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Eczema is a very common, non-contagious, skin condition that affects approximately 10% of all children (https://nationaleczema.org/eczema/child-eczema/). It is an inflammatory skin disease where the skin becomes red, dry, itchy or scaly and may even weep, bleed or crust over. It can be infected by bacteria or viruses. The word eczema comes from a Greek word that means to effervesce or bubble or boil over.
This is the most common type of eczema. It affects mainly children but can continue into adulthood. It can run in families and occurs along side other atopic conditions including asthma and hay fever. Other names include atopic dermatitis and atopic eczema.
No, it cannot be cured, but there are many ways of controlling it. Most children with atopic eczema improve as they get older (60% clear by their teens). However, many continue to have dry skin and need to continue to manage the condition.
Contact eczema (contact dermatitis) is a localized reaction that includes redness, itching, and burning where the skin has come into contact with an allergen or an irritant. This includes reactions to washing powder and liquids, nickel (found in jewelery) cosmetics, fabrics, clothing, and perfume.
It is sometimes referred to as allergic contact eczema or allergic contact dermatitis. People who have a history of allergies have an increased risk of developing contact eczema.
A person who had atopic eczema as a child is at an increased risk of developing contact eczema.
Occupations at greatest risk of developing contact eczema include chefs, hairdressers, metal workers, nurses, cleaners and construction workers.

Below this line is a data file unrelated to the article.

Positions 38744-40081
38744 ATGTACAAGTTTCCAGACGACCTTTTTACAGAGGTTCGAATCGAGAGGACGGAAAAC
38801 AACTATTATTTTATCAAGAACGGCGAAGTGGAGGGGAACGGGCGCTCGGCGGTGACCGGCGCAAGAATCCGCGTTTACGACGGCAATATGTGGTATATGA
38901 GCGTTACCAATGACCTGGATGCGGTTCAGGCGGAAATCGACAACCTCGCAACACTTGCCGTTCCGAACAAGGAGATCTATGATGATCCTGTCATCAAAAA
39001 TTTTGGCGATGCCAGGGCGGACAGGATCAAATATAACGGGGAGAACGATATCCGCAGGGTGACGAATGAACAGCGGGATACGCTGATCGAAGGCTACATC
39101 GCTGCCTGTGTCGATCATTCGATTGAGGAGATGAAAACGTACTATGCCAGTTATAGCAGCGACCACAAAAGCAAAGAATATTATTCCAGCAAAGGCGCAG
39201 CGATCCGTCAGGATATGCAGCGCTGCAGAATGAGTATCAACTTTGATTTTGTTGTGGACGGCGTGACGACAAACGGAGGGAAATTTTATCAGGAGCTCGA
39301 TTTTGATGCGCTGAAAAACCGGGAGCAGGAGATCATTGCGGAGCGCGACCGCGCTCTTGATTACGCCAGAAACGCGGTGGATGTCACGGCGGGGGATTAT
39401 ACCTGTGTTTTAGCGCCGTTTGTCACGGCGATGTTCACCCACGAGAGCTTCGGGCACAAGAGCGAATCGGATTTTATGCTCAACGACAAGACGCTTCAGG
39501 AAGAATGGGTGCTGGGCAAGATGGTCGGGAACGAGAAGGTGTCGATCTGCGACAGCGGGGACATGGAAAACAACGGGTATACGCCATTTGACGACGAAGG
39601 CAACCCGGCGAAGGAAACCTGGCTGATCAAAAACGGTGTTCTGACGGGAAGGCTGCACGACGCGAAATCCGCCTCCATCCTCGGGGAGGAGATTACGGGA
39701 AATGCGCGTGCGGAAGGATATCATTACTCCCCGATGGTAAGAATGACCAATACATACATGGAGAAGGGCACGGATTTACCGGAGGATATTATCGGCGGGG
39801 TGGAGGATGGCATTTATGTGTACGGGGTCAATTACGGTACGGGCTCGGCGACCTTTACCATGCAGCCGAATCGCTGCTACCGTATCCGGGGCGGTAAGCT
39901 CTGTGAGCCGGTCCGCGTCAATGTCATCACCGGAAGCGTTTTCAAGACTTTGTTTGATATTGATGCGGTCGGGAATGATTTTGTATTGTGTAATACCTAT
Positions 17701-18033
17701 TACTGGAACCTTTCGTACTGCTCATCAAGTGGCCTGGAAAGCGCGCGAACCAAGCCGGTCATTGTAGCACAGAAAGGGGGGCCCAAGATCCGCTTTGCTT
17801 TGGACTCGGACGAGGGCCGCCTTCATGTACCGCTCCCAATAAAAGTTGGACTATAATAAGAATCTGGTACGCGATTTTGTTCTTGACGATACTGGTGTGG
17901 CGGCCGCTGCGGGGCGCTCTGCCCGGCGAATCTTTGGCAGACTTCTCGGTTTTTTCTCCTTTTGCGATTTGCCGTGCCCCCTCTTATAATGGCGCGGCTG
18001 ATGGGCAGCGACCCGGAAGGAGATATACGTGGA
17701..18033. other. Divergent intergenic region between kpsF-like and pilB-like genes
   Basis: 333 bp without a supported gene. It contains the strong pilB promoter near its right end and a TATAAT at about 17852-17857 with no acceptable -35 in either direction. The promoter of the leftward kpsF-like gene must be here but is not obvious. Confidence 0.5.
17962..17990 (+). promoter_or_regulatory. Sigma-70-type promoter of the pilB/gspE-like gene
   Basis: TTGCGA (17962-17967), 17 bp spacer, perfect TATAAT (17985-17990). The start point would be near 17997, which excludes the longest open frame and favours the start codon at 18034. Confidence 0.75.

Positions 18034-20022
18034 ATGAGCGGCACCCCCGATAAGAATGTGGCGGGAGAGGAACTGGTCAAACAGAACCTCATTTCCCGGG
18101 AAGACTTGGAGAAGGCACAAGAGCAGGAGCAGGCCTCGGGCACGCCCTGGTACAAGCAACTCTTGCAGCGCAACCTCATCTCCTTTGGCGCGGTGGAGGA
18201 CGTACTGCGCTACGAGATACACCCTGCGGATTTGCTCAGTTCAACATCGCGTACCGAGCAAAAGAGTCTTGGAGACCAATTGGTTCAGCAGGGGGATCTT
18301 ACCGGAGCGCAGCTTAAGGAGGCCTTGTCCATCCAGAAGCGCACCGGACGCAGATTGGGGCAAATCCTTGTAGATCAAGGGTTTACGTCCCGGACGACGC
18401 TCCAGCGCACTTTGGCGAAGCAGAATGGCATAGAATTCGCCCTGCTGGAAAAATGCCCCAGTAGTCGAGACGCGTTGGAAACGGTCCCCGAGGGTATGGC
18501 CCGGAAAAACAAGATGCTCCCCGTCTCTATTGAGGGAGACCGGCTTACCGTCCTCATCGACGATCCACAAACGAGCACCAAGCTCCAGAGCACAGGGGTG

If you think that you may have contact eczema (contact dermatitis), keep a diary and note when flare ups occur. You may find a pattern emerging when you wear a certain piece of jewelery, or when you use a cleaning product, perfume, soap etc. We suggest that you discuss your findings with your doctor.
Seborrhoeic eczema (seborrhoeic dermatitis) is a form of skin inflammation of unknown cause.
The signs and symptoms of seborrhoeic eczema include yellowish, oily, scaly patches of skin on the scalp, face, and occasionally other parts of the body. Dandruff and “cradle cap” in infants are examples of seborrhoeic eczema.
Seborrhoeic dermatitis is not necessarily associated with itching. This condition tends to run in families.
If you suspect that you have eczema, the first thing you should do is consult with a dermatologist, who will develop a treatment plan for you, depending on the type and severity of your condition. Many individuals who suffer from eczema have found tremendous relief from Gloves In A Bottle, a shielding lotion that helps keep the skin moisturized and protected against skin irritants and allergens. Talk with your doctor about using Gloves In A Bottle along with your regular treatment plan.
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